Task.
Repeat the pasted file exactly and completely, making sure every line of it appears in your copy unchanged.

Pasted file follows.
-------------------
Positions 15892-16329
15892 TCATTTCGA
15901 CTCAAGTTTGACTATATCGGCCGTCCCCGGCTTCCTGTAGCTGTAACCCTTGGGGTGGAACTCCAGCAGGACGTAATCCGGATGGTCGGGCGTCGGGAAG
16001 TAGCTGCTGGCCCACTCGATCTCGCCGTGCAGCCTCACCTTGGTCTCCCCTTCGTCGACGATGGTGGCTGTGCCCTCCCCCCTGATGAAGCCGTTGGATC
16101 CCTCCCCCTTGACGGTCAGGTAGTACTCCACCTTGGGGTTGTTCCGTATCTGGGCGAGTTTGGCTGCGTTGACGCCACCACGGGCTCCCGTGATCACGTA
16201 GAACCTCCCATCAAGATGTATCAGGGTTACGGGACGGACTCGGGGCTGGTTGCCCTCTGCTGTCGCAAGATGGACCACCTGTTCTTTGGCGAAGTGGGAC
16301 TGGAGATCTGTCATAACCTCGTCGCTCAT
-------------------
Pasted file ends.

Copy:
Positions 15892-16329
15892 TCATTTCGA
15901 CTCAAGTTTGACTATATCGGCCGTCCCCGGCTTCCTGTAGCTGTAACCCTTGGGGTGGAACTCCAGCAGGACGTAATCCGGATGGTCGGGCGTCGGGAAG
16001 TAGCTGCTGGCCCACTCGATCTCGCCGTGCAGCCTCACCTTGGTCTCCCCTTCGTCGACGATGGTGGCTGTGCCCTCCCCCCTGATGAAGCCGTTGGATC
16101 CCTCCCCCTTGACGGTCAGGTAGTACTCCACCTTGGGGTTGTTCCGTATCTGGGCGAGTTTGGCTGCGTTGACGCCACCACGGGCTCCCGTGATCACGTA
16201 GAACCTCCCATCAAGATGTATCAGGGTTACGGGACGGACTCGGGGCTGGTTGCCCTCTGCTGTCGCAAGATGGACCACCTGTTCTTTGGCGAAGTGGGAC
16301 TGGAGATCTGTCATAACCTCGTCGCTCAT